I think that no matter what we do, somebody is going to get upset.
Biscuit is, roughly, the UK term for what North America refers to as a Cookie. Unfortunately, the term biscuit also has a completely different meaning in North America, which is essentially a scone.
So if we say not to use biscuits for questions about cookies (NA) then it'll send our UK members into a tizzy. But if it continues to be used, then it's just going to cause confusion when people have questions about tea biscuits and other types of (NA) biscuits.
It's usually in these situations I suggest that the ambiguous tag should never be used at all, instead using synonyms that aren't ambiguous. But I don't know of any other term that's going to make any sense to non-Americans.
My admittedly suboptimal suggestion is to treat biscuits as a sort of master tag and use the other tags to disambiguate (either cookies or scones or possibly quickbreads). Obviously we won't expect everyone to tag their biscuits question as cookies when it applies, but that'll be a retag job for the editor; just add cookies, don't remove biscuits.
I know it's a giant bird's nest, and I'm open to other suggestions, but I fear this may be one of the few cases where we'll just have to live with the weirdness.
No. They're not equivalent terms in any either dialect
- a question about cookies should simply be tagged as "cookies"
This is a common misunderstanding on both sides of the pond - biscuits(uk) don't really exist in the US and biscuits(US) don't exist at all in the UK. It's understandable therefore (but ultimately incorrect) that the items get described by the nearest applicable terms - ie. biscuits(UK) are called cookies in the US and biscuits(US) are called scones in the UK.
From a UK perspective: Both biscuit and cookie are commonly used terms, used to describe completely separate categories of baked good.
To a British person, this is a cookie:
They're considered to be an entirely American invention, commonly available. A pleasant and welcome guest for sure, but not biscuits.
And these are biscuits:
They come in a very wide variety of sized, shapes, flavours etc. There's a certain amount of "I know it when I see it" in defining the difference (particularly as I'm just not that good at baking). Generally though, biscuits are smaller, have a denser crumb, are shelf-stable for years* and can be dipped in a cup of tea**.
*Actually, they're almost never eaten fresh. Cookies are available in any fresh-baked section, but never biscuits. **This isn't a joke, it's an extremely important consideration.
Now, to make things really confusing:
These are biscuits:
You see, it's not quite right to say that the US doesn't have any biscuits(UK), it's that there's so few varieties available that they get lumped in with cookies. From what I can tell (though I've never had them), "Girl Scout Cookies" also fit into the biscuit(UK) category. The funny thing about Oreos is that they're made by NaBisCo - aka. the National Biscuit Company. This gives us a clue about how the word "Biscuit" was previously used in the US - that the term was used in exactly the same way as it's used in the UK (at least in New England) up to about 80-100 years ago.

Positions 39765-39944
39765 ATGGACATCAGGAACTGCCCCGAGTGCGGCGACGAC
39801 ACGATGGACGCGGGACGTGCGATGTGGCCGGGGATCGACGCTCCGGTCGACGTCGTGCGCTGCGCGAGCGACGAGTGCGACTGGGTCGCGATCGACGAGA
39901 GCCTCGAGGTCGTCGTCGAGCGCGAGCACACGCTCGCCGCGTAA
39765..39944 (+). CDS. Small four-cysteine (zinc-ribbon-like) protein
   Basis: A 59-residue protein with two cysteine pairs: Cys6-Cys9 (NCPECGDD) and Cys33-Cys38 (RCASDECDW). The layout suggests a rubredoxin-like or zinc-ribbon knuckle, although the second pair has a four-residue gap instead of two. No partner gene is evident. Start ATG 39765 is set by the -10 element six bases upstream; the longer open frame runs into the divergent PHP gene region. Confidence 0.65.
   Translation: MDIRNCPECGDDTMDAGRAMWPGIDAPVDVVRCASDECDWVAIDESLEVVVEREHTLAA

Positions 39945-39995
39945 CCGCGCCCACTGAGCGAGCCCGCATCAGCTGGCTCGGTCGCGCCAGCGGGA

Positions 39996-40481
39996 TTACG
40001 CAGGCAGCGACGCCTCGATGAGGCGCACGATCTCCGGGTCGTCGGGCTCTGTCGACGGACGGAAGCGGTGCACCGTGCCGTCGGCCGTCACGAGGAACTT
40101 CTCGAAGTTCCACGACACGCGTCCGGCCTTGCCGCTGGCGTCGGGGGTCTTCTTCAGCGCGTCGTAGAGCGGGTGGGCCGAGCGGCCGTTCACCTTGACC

So what about Bisucits(US)? As tempted as I am to call them scones, I have to admit that's just me being lazy. It's worth noting that because such a variety of savoury scones are common in the UK that a biscuit(US) is closer to being properly categorised as a scone in the UK than the US. There are still significant differences in recipe and method; close isn't close enough.
So what's a site to do?
I hope I've made it clear that we're dealing with four separate categories here (cookies, scones, biscuits(UK) and biscuits(US)).
You can see from this that a British person shouldn't be in any way upset by a cookie question being tagged "Cookies" and not as "Biscuits". Issues should only arise when someone tags a question about biscuits(UK) as "cookies". As Bisucits(UK) are so rare in North America, this shouldn't really happen much anyway. This is its as far as the question asked by the OP goes
This is much more problematic when not talking about cookies: ...but that's not the question being asked and should be treated as a separate can of worms. I hope this helped.
ps. if someone who is better at baking would like to give a more technical description of the differences between cookies and biscuits(UK), that would be very welcome.
We are tasked by our overlords to use the US terms when tagging.
For bodies, no. For tags, US-English.
As such, we should use the cookies for all questions about things considered to be cookies in the US:
Questions about preparing, baking and troubleshooting any cookies (also known as biscuits). Cookies are flat baked sweets which are usually small enough to be hand-held.
The tag biscuits should only be used for the US savory bread.
The often-savory quick bread that is common in the US, similar to a scone (UK). For the sweet dessert or snack, use "cookie". For digestive biscuits, use "digestive-biscuits".
This is already active and implemented on the site and is noted in the description for the biscuits tag, as seen above.